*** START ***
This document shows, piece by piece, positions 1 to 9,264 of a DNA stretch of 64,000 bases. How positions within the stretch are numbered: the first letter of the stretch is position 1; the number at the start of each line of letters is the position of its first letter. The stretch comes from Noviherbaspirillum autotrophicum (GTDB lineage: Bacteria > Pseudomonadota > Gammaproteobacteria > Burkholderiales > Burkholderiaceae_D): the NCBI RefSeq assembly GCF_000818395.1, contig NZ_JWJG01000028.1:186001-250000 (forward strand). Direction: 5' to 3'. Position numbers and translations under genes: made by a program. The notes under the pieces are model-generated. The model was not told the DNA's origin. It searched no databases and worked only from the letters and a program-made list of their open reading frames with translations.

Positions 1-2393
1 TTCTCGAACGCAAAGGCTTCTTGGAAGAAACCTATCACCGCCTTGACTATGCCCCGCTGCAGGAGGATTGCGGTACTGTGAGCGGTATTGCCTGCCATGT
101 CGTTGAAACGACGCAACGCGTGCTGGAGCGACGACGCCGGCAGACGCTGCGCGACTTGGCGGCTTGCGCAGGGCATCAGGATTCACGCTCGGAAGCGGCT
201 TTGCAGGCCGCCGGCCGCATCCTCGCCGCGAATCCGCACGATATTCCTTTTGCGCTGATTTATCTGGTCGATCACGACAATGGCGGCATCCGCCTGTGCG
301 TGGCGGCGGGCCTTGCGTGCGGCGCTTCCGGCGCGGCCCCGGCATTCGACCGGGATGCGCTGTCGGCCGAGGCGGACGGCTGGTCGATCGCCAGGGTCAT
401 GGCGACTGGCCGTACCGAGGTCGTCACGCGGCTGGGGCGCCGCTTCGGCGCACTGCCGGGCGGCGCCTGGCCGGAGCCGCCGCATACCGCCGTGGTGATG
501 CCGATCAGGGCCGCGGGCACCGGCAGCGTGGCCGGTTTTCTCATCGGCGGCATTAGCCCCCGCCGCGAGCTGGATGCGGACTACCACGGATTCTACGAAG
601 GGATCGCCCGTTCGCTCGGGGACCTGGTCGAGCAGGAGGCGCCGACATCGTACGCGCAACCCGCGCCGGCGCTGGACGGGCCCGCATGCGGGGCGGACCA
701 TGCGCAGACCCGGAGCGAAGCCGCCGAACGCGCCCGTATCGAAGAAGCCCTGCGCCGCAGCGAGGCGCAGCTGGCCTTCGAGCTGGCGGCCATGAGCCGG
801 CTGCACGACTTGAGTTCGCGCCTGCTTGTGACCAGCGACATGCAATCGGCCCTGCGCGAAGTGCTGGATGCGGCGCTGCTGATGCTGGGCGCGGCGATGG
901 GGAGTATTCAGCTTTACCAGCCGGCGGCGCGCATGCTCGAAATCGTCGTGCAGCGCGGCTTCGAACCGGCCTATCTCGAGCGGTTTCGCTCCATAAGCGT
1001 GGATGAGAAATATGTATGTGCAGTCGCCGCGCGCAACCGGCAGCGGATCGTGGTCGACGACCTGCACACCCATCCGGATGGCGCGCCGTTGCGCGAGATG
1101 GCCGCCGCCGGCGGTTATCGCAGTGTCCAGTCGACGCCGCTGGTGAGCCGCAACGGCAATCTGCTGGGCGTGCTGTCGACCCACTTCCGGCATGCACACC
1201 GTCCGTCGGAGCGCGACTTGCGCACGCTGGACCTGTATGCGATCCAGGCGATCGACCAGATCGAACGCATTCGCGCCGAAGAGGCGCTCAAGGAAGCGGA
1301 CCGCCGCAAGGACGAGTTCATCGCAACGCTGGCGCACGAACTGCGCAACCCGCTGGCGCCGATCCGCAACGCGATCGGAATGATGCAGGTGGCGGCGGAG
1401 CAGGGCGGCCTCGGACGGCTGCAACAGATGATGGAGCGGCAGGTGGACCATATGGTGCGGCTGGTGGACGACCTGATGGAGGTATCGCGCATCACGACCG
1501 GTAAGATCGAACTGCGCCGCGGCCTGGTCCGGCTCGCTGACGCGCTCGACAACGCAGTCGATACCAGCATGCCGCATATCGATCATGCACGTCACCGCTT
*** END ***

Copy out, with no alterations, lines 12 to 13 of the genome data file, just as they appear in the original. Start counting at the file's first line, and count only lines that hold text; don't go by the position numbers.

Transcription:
901 GGAGTATTCAGCTTTACCAGCCGGCGGCGCGCATGCTCGAAATCGTCGTGCAGCGCGGCTTCGAACCGGCCTATCTCGAGCGGTTTCGCTCCATAAGCGT
1001 GGATGAGAAATATGTATGTGCAGTCGCCGCGCGCAACCGGCAGCGGATCGTGGTCGACGACCTGCACACCCATCCGGATGGCGCGCCGTTGCGCGAGATG